The Servant (1973)
Directed by John Harris
Text about the play
- Richard Merton - Roger Dettmer
- Sally Grant - Janet Blackley
- Tony Williams - Brian Scoltock
- Barrett - Robert Holden
- Vera - Vivienne Miles
- Mabel - Sarah Saunders
- Stage Manager - Peter Davies
- Assistant Stage Managers - Robin Saxon, Dennis Picott, Vera Amato, Glyn Putwain, Clarence Llewellyn-Smith & Dennis Packham
- Lighting Design - Mike Archer
- Lighting Operators - Wendy Opie & Adrian Towler
- Sound - Christine Wilson
- Set Construction - John Harris
- Assistant Set Constructors - Bert Lenny, Chas Cheetham & Peter Davies
- Director's Aide - Sheila Harris
- Box Office/F.O.H. - Frank Howcutt
- Photographs - Bim Harding
Robert Maugham's novel "The Servant" achieved its wider fame at second hand, through the powerful Joseph Losey film, scripted by Harold Pinter and dominated by Dirk Bogard's chilling performance as the servant-turned-master Barrett.
Maugham's own adaptation for the stage enabled him, as it were, to get out from under this formidable team, and to speak with his own voice. It proves to be no unworthy voice, though I feel a more experienced dramatist would have found a more free-flowing alternative to the nine self-contained scenes which defeat the tensions of his play.
The theme is one of psycho-sexual domination, as the deferential Barret works on the weakness of his master Tony. Like some evil weed pushing its way through a garden he gradually comes to rule the house on his own terms leaving the weak and drunken Tony trailing weakly at his command.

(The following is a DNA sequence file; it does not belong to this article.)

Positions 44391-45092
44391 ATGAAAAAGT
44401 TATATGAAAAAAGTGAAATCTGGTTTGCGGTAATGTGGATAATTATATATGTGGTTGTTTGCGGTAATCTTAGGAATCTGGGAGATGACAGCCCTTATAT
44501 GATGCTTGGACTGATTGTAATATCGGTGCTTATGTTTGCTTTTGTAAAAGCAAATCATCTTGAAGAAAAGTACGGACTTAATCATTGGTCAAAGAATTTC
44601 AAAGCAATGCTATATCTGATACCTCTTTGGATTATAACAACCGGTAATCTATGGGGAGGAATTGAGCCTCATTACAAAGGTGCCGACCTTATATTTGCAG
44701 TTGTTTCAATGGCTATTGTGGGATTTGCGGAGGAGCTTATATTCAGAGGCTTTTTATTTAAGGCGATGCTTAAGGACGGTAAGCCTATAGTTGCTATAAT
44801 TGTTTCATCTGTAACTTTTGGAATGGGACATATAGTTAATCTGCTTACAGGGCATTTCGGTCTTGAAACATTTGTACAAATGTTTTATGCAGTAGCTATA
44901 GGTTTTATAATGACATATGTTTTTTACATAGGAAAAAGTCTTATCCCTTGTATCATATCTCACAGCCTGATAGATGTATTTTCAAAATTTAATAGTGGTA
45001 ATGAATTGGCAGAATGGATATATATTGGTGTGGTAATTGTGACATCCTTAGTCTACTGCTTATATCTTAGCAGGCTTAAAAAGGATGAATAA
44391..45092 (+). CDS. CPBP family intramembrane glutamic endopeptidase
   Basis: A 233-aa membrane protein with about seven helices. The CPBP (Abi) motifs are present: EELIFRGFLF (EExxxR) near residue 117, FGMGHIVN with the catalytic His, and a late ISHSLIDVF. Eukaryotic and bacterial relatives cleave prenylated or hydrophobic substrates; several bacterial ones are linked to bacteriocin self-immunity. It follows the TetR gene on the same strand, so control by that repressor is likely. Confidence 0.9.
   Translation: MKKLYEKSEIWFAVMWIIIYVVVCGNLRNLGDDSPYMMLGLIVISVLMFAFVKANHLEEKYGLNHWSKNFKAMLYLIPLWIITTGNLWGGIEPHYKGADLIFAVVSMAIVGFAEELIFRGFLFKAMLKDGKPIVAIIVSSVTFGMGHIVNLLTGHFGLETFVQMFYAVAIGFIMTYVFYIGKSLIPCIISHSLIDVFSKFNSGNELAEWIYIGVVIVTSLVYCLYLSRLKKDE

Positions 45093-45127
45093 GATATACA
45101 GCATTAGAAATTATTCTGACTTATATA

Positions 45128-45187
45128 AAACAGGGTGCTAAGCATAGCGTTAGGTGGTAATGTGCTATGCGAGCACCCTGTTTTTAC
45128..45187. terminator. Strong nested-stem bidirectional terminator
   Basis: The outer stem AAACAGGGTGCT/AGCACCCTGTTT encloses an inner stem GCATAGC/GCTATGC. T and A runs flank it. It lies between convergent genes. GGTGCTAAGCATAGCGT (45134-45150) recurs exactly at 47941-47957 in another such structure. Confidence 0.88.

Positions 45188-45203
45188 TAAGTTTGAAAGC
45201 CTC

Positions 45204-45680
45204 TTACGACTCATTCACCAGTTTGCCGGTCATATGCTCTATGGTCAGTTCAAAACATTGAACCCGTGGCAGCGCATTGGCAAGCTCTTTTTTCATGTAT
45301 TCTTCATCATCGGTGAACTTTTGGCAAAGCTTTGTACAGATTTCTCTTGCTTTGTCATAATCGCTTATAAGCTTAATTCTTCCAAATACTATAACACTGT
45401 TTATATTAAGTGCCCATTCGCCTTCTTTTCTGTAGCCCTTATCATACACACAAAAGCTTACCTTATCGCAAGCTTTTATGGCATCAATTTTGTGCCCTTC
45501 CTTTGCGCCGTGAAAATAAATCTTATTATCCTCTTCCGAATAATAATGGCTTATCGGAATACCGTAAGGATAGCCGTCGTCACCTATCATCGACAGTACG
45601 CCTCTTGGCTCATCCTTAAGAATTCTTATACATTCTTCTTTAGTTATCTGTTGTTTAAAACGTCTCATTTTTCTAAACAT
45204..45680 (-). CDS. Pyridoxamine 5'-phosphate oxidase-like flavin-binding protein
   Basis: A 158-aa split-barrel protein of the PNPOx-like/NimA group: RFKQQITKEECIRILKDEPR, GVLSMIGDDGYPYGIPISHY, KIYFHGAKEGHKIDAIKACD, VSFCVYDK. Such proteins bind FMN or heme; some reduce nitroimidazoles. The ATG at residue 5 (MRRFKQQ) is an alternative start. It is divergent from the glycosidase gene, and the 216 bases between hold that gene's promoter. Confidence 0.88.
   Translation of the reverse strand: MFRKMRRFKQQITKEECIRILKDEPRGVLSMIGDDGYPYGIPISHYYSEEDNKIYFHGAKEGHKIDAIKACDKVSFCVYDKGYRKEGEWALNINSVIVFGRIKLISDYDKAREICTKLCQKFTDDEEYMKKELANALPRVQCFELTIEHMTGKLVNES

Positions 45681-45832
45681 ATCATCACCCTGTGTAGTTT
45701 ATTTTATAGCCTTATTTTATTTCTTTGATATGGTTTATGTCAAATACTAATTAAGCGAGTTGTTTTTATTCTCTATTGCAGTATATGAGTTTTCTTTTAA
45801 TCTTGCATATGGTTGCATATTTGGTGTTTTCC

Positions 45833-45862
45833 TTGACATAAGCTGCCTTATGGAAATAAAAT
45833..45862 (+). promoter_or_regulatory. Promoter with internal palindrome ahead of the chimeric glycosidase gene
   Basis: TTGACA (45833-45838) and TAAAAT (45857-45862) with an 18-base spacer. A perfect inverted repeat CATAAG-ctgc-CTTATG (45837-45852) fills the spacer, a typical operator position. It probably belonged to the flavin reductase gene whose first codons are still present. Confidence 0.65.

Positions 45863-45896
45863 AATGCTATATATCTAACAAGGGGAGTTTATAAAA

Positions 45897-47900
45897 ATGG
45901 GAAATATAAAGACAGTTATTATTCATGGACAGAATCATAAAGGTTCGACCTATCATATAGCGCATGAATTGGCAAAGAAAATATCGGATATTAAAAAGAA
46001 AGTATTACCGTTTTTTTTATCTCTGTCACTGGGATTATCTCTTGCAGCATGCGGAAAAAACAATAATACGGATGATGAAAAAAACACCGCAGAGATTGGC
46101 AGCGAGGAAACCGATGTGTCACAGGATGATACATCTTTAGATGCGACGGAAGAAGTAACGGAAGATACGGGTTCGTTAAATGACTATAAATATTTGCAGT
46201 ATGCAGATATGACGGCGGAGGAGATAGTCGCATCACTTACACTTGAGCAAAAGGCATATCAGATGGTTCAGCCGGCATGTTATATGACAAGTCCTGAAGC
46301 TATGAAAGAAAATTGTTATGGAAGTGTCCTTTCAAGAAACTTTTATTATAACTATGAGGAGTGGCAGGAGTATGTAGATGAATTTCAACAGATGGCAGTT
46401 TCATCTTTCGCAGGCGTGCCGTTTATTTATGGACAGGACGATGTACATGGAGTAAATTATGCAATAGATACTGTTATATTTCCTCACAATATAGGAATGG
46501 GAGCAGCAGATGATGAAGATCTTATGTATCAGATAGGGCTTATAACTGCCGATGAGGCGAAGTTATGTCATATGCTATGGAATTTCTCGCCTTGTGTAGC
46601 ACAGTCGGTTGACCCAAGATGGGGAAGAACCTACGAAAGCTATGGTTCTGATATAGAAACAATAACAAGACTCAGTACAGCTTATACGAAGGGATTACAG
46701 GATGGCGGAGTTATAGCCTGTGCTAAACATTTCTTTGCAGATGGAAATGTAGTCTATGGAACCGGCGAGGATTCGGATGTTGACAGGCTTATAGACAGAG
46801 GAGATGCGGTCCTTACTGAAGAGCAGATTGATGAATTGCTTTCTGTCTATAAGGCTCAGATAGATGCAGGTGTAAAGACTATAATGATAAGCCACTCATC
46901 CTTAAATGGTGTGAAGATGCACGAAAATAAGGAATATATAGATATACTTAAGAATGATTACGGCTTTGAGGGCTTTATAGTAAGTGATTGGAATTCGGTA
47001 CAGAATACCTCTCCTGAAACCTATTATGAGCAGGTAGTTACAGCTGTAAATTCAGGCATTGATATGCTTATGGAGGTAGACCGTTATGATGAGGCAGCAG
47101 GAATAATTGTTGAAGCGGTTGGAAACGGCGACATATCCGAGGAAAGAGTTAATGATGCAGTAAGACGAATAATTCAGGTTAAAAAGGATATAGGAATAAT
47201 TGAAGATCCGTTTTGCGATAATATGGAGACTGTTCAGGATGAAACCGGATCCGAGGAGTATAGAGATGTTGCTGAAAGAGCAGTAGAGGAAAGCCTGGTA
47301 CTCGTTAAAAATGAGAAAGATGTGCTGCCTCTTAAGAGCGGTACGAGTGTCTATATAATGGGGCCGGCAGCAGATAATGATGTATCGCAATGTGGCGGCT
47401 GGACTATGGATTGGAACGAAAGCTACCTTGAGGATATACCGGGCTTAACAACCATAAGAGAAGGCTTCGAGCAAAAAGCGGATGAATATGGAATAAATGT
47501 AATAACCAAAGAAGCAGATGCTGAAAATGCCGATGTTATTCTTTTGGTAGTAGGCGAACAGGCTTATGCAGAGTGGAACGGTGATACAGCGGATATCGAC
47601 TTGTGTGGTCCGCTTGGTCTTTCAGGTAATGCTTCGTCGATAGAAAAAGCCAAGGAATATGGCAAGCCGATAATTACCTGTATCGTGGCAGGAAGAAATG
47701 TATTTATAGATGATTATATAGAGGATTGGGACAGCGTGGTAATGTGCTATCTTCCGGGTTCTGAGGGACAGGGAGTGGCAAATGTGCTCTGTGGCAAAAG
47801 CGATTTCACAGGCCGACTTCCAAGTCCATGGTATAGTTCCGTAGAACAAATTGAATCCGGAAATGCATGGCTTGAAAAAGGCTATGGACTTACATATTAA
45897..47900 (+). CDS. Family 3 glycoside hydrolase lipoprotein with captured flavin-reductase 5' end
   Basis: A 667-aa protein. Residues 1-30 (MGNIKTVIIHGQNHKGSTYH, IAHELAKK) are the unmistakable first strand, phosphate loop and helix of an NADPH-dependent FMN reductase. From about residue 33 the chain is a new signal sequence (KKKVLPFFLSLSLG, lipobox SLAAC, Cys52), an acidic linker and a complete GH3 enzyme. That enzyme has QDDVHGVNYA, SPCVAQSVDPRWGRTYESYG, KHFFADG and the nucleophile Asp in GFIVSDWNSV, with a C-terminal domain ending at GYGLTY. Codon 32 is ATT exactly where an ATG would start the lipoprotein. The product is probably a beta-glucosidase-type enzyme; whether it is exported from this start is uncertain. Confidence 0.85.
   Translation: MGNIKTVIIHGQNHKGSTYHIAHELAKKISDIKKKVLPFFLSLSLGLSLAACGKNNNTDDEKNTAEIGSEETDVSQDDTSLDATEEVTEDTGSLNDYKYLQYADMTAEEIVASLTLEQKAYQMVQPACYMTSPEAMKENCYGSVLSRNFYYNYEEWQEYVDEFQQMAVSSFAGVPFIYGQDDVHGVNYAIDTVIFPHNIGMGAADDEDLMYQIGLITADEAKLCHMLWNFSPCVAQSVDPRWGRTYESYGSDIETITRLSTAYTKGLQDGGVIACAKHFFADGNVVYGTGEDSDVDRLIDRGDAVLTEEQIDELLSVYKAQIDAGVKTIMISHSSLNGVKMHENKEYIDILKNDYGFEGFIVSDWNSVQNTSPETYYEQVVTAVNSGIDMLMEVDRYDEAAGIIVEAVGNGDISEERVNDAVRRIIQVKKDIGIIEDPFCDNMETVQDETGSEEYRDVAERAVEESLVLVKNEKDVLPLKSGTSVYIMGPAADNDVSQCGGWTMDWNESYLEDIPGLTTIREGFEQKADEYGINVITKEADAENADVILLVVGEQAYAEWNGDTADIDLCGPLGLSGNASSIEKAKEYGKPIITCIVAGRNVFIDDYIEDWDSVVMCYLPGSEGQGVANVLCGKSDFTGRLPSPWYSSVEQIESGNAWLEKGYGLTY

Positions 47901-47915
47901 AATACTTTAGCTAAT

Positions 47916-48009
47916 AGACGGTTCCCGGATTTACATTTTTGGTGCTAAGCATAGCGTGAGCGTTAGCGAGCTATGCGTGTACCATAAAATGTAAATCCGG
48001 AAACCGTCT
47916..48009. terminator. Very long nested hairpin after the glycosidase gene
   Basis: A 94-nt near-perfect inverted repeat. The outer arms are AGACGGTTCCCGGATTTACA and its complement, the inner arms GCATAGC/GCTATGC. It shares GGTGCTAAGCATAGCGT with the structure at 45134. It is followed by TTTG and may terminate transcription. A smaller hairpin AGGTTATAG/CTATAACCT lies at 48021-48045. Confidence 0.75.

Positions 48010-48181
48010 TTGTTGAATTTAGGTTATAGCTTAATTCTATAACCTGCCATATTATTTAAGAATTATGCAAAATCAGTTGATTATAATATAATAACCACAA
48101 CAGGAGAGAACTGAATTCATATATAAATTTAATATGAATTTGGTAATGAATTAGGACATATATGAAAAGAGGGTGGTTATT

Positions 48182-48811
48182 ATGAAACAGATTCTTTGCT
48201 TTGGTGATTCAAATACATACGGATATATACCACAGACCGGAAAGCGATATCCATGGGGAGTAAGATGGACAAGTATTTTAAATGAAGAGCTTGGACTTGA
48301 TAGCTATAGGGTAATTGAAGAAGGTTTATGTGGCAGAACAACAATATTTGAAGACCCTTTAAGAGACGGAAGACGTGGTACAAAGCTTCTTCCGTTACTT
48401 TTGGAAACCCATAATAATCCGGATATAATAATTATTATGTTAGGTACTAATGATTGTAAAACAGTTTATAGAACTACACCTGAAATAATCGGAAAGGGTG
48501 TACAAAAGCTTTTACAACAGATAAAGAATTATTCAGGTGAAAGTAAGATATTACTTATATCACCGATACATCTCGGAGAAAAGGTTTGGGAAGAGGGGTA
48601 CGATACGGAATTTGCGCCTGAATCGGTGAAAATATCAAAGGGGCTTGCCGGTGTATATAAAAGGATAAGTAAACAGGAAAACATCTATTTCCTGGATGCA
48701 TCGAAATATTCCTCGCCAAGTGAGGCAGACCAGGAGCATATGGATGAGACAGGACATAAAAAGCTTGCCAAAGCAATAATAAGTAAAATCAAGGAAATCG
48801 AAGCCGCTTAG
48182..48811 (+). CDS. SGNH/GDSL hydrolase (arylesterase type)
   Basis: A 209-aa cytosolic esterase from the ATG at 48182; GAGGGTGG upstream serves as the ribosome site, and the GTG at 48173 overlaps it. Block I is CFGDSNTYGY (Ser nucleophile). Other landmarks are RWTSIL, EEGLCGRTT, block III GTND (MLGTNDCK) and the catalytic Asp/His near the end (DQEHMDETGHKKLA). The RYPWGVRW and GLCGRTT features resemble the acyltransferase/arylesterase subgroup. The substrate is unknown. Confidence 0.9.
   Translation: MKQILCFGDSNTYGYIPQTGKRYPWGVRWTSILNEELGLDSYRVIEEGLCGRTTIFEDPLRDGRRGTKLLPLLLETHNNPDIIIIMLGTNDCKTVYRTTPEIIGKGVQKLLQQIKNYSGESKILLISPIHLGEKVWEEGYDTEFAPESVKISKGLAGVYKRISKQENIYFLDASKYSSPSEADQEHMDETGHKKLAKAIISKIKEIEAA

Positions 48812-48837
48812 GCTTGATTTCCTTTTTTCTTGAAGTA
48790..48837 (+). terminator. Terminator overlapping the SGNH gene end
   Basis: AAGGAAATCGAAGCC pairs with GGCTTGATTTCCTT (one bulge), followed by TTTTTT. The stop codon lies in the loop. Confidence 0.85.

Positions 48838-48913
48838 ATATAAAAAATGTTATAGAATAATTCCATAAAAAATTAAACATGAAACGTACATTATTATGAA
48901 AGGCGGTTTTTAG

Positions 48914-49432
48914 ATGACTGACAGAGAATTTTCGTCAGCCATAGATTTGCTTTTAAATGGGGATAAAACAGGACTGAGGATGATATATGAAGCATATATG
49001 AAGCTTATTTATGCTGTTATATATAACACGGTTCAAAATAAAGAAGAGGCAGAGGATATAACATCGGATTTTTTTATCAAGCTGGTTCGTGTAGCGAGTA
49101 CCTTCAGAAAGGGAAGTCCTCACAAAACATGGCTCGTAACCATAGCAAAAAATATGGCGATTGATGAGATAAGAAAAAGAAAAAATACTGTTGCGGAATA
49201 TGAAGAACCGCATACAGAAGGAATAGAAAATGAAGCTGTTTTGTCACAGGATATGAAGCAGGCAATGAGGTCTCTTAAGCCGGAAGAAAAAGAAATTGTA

I have no space to discuss the fascinating question of how Maugham's treatment of the story compares with Pinter's, though I would have much to say on that subject. The producer at the S.L.T.C. is John Harris, and his action is placed in an admirable split-level set representing living room, kitchen and bedroom.
The gaps between the scenes, though no doubt unavoidable, work against the drama. But there can be no doubt that in Robert Holden, Mr Harris has found a Barrett of very high voltage.
The actor establishes his credentials at the first entrance. He combines a commonplace voice with impeccable manners, yet we can see that there is an elusive air of corruption about him. He is sizing up the citadel prior to planning his assault on its defences.
As th play proceeds, and we see Barrett in his changing moods, he always seems to play them with icy calculation, and his scornful speech to a broken Tony, when it comes, is splendidly delivered and absolutely right.
The rest of the production is not so good. Brian Scoltock as Tony and Janet Blackely, as the girl who loves him, lack the bright sophistication which would give deadly point to Barrett's scheming. Roger Dettmeer needs more weight as Tony's publisher friend Richard Merton. All in all, the world that comes into collision with Barrett's is not clearly enough defined.
Vivienne Miles, as the sensual Vera, is good in her scenes with Barrettt, though inclined when with Tony to play it with gloves on, Sarah Saunders has a certain flaunting power as the second of Barrett's imports, and her work nicely brings the play to its sad conclusion.
Donald Madgwick, The Croydon Advertiser.
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